Several information-technology workers provided anonymous testimony for today’s Senate Judiciary Committee hearing on the immigration reforms needed to protect skilled workers. One former IT worker at multi-billion dollar utilities provider Southern California Edison, who chose to remain anonymous because of a non-disparagement agreement he signed with his former employer, wrote that he was recently replaced by a foreign worker with an H-1B visa. He is one of more than 400 people at Southern California Edison (SCE) who have reportedly lost their jobs to foreign workers in India.
“I’ve paid my taxes, obeyed the laws and have been a good citizen supporting the community with donations,” the former SCE worker wrote. “I voted for President Obama and was appalled that he implemented a rule change, which allows work permits to H-1B spouses. My future votes will only go to candidates that support reforms to the H-1B visa program that preserve the American worker.”
Hal Salzman, a professor at Rutgers University’s center for workforce development, testified that such guest workers are not needed to fill STEM jobs (careers in the fields of science, technology, engineering, and mathematics).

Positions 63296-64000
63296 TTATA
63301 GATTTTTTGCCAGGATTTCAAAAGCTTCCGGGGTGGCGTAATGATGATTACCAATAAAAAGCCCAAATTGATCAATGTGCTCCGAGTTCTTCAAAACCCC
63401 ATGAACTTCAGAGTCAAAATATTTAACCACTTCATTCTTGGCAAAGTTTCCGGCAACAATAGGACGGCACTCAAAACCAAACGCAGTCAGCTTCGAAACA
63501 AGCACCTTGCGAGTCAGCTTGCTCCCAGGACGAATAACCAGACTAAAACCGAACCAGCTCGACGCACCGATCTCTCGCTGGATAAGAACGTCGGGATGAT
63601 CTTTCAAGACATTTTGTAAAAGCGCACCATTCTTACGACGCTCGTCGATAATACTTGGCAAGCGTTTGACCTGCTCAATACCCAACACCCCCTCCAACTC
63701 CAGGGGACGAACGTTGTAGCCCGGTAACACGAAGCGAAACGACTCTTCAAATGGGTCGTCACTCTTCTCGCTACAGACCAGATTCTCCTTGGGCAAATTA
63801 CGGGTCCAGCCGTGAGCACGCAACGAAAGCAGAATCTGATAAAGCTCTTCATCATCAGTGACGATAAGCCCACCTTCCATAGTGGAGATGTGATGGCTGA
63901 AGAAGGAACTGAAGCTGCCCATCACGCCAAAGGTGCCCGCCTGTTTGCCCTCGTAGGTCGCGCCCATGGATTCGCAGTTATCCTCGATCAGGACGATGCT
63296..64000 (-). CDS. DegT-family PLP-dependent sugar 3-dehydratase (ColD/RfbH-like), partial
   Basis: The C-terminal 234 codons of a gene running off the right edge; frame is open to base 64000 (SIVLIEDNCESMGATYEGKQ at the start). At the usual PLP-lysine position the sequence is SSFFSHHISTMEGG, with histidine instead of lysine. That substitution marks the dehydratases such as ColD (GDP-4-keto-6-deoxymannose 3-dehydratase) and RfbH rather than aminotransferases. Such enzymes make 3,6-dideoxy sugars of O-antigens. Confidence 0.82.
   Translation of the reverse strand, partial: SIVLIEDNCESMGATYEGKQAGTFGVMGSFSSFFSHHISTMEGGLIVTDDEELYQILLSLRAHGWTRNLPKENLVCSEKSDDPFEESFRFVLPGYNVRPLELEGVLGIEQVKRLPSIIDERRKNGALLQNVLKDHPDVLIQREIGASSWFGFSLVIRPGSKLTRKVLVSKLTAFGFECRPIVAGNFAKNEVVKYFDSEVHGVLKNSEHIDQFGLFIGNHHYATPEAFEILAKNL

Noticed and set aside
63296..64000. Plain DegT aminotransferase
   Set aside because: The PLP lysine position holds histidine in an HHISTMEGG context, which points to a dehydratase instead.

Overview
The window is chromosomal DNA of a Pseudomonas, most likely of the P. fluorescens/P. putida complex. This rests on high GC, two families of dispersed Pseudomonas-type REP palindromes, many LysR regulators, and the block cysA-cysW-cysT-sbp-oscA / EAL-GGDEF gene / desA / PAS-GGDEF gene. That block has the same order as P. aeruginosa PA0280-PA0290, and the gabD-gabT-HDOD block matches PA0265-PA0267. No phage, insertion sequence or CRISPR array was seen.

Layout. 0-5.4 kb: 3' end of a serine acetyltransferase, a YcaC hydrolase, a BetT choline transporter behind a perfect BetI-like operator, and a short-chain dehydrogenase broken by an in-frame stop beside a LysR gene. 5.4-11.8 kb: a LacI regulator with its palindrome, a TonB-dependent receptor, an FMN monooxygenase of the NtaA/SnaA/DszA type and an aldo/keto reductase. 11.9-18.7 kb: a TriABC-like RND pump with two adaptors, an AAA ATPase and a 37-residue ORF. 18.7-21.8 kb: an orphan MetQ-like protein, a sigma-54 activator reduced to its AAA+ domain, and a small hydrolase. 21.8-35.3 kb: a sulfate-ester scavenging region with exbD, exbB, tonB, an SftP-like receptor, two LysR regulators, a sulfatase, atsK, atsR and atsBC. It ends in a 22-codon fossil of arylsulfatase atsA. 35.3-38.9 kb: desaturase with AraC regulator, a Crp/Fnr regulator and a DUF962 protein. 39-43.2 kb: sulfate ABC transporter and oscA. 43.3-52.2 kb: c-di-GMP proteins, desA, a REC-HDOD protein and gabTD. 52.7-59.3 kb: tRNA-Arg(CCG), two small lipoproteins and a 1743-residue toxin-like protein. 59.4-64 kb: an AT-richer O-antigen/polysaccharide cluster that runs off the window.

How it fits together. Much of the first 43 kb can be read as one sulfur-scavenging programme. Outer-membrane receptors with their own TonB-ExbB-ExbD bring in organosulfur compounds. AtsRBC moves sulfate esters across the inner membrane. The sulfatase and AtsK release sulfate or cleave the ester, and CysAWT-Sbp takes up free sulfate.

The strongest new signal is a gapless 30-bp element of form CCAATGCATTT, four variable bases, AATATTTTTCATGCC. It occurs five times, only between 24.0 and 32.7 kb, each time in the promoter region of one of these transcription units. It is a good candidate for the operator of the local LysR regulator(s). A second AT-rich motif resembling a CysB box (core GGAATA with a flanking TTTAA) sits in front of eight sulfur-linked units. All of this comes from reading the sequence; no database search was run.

“The U.S. supply of top performing graduates is large and far exceeds the hiring needs of the STEM industries, with only half of new STEM graduates finding jobs in a STEM occupation,” Salzman testified. “Guest-worker supply is large and highly concentrated in the IT industry. It is likely a factor in the flat wage levels in the IT industry and, perhaps, for a [sic] substitution of young, entry-level guest workers for experienced, incumbent, U.S. workers.”
And while SCE has gained attention for replacing American workers with foreign nationals, other tech companies are doing the same thing. In advance of today’s hearing, the national coordinator for IBM’s employees’ union, Lee Conrad, issued a statement about the company’s decision to replace American workers with guest workers from other countries.
“In February, workers at IBM Dubuque lost their jobs as their work was off-shored to India,” Conrad said. “These tech workers are now in the unemployment line as Congress seeks to increase the use of guest workers by US corporations. This is outrageous and needs to cease. No U.S. tech worker should be in the unemployment line while tech jobs are filled with guest workers.”